I am not certain if I am allowed to comment here, but I certainly welcome the end to (or at least the limiting of) IP editing. Not having to contend with well meaning anonymous editors and the steady stream of vandals will free up a lot of time to add content. And, with limits on anonymous editing, we will be able to communicate with new editors instead of them floating around and never realizing that there are IP talk pages. Of course, it would be nice if this was happening more publicly, instead of here, "in the bottom of a locked filing cabinet stuck in a disused lavatory with a sign on the door saying 'Beware of the Leopard.'" Mr.choppers (talk) 01:51, 23 March 2021 (UTC)

Mr.choppers: Is there anything in particular you'd want us to do information-wise? We're planning on letting on all admins across the wikis know by posting on their talk pages, but we want to re-assess and figure out where we are in the process first, so we don't give them old information.
To get an idea of how what we've done so far: I see you're active on Commons and English Wikipedia; I wrote w:en:Wikipedia:Wikipedia Signpost/2020-11-01/Op-Ed in an attempt to explain it on the latter wiki. We've repeatedly included in Tech/News, which is sent to both commons:Commons:Village pump/Technical and w:en:Wikipedia:Village pump (technical) and a hundred other community pages across wikis, and is transcluded on the English Wikipedia community portal (w:en:Wikipedia:Community portal#Technical news), we've posted to wikimedia-l, the international Wikimedia mailing list, and some groups on social media where Wikipedians discuss internationally, we've had some local conversations to see if we'd get different feedback in other languages (i.e. are there workflows we're missing on other wikis if we just talk about this in English) and are planning another round, we ran some discussions about the plans at the last Wikimania that was able to take place, and reached out specifically to checkusers and stewards. /Johan (WMF) (talk) 08:02, 23 March 2021 (UTC)
I believe that I, as most editors, do not ever visit to those places. We edit the pages that are of interest to us and we do not generally visit any sort of meta-pages whatsoever. I am here as a result of an admin mentioning this policy to me by happenstance. These changes will be hugely disruptive (I think, it is very unclear what may actually happen) and would, in my eyes, merit a direct notice to all users before such change is decided on. Mr.choppers (talk) 11:21, 23 March 2021 (UTC)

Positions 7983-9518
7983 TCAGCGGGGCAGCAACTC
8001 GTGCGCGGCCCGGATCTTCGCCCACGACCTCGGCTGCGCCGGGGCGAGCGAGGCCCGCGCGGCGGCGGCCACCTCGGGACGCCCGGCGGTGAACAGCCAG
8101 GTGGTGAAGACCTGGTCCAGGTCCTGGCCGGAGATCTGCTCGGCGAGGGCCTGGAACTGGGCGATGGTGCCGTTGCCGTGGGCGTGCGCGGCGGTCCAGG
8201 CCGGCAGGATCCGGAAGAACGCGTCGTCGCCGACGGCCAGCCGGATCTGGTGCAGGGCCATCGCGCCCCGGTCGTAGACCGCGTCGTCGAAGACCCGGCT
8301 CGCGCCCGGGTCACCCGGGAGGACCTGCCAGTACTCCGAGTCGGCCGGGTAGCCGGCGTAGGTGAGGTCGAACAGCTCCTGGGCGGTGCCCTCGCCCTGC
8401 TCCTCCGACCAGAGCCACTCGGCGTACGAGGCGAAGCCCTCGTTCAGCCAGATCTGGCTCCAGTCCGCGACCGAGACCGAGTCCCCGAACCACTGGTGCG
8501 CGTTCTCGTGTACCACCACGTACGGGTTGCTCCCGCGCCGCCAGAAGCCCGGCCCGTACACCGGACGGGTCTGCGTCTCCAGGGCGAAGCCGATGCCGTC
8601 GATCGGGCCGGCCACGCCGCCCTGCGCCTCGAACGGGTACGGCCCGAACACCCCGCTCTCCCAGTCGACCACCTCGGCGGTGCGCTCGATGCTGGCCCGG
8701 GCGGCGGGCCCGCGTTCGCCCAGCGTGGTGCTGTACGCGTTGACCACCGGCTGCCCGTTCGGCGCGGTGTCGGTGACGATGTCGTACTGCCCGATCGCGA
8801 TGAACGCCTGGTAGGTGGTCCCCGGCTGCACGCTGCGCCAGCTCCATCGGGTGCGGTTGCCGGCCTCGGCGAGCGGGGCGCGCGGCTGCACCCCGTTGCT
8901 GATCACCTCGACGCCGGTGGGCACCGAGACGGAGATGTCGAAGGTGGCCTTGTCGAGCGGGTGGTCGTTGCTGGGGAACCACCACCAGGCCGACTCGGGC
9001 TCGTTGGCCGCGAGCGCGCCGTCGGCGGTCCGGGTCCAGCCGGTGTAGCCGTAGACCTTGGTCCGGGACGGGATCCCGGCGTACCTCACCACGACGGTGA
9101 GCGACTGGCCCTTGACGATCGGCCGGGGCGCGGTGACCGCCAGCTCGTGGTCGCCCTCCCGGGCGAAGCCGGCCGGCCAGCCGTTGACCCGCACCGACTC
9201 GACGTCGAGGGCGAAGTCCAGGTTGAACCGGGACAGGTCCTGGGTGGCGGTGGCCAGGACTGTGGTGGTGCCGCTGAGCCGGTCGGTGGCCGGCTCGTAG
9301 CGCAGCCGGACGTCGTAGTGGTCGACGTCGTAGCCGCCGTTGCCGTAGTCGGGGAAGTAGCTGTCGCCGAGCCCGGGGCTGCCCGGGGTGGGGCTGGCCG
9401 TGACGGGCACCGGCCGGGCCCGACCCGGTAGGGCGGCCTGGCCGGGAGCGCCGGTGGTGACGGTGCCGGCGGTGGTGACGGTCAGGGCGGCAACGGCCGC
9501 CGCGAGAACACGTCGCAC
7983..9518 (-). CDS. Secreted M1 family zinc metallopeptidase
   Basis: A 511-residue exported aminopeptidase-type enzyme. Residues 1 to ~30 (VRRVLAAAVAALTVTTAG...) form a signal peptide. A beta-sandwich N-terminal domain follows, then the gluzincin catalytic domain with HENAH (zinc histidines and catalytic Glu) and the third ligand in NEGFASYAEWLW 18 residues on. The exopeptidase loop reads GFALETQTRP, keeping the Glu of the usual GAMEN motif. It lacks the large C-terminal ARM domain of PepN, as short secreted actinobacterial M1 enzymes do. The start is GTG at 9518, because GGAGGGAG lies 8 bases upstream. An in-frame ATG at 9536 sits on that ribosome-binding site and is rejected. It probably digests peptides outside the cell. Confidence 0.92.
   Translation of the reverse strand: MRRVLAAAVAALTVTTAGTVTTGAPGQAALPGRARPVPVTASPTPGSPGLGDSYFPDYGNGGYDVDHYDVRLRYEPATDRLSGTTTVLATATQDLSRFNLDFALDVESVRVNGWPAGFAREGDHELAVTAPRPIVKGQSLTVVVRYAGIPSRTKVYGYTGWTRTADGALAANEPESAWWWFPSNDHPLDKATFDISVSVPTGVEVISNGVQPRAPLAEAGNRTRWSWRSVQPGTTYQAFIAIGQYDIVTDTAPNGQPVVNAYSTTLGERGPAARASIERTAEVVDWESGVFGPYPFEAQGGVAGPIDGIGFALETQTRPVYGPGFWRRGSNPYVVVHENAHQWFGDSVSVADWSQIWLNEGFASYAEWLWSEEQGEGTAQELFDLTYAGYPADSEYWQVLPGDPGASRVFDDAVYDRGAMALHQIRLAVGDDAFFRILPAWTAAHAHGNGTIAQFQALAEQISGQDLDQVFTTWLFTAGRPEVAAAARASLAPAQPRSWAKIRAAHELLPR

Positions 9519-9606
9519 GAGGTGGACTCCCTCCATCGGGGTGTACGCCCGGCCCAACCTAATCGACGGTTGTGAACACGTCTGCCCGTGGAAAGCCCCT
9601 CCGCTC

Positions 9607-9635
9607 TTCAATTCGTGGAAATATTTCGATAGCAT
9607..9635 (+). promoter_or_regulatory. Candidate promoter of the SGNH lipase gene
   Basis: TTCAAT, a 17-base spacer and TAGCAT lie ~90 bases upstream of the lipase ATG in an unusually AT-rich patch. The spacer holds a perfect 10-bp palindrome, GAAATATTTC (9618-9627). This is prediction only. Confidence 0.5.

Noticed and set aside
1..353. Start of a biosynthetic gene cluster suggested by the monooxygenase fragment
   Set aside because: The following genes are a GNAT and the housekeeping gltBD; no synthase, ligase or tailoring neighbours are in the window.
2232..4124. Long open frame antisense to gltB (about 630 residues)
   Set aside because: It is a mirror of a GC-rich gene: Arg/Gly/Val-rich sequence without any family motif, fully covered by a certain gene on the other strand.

To be clear, the Legal team has declared that this is something they need to happen, and asked the Wikimedia Foundation Product department to figure out how (which we're trying to do here). So let's be honest here: this was not a decision they made with community input, since legal decisions are not matters of consensus. This doesn't mean that we shouldn't make sure the communities are aware: we want to develop this together with patrollers and others from the Wikimedia communities, and we desperately need a lot of feedback and criticism and suggestions along each step for this to work properly. But it hasn't been hidden to have a decision made without anyone noticing and then say "hey, this was something we decided together!", because it wasn’t a collaborative decision or a proposal as much as an investigation.
It's just difficult to find the right level of shouting loud enough so enough people hear but not so loud it comes in the way of their editing. /Johan (WMF) (talk) 17:50, 23 March 2021 (UTC)

Some thoughts

First, a procedural note: In my opinion, this entire affair has been completely mishandled when it comes to communication. If this is a legal issue, don't give us an FAQ and "motivation" statement that implies that it isn't, only to then reverse and give us a statement from legal that has about as much meaningful content as this template. I know and appreciate that everyone involved has the project's best interests in mind, but this really, really, really should have been handled better.

Persistence: I think cookies are a bad idea, because they are relatively easy to circumvent and get rid of. Using them would also mean that someone could establish multiple distinct identities by just running different browsers. Stick with IPs to establish identities.

User right: If you don't want communities abandoning IP editing as soon as this is passed, there will have to be a user right and it will have to be granted to a substantial number of users; people who regularly deal with vandalism, sockpuppetry, long-term abuse[note 1] and undisclosed paid editing[note 2] will need continued access to full IPs. Partially for proxy detection, partially for informed examination of IP ranges and WHOIS data. If this would be an acceptable compromise, we could consider requiring users to sign an NDA, which may alleviate some of the (legal) concerns involved here. I for one would be happy to do that if it means continued access to unmasked IPs.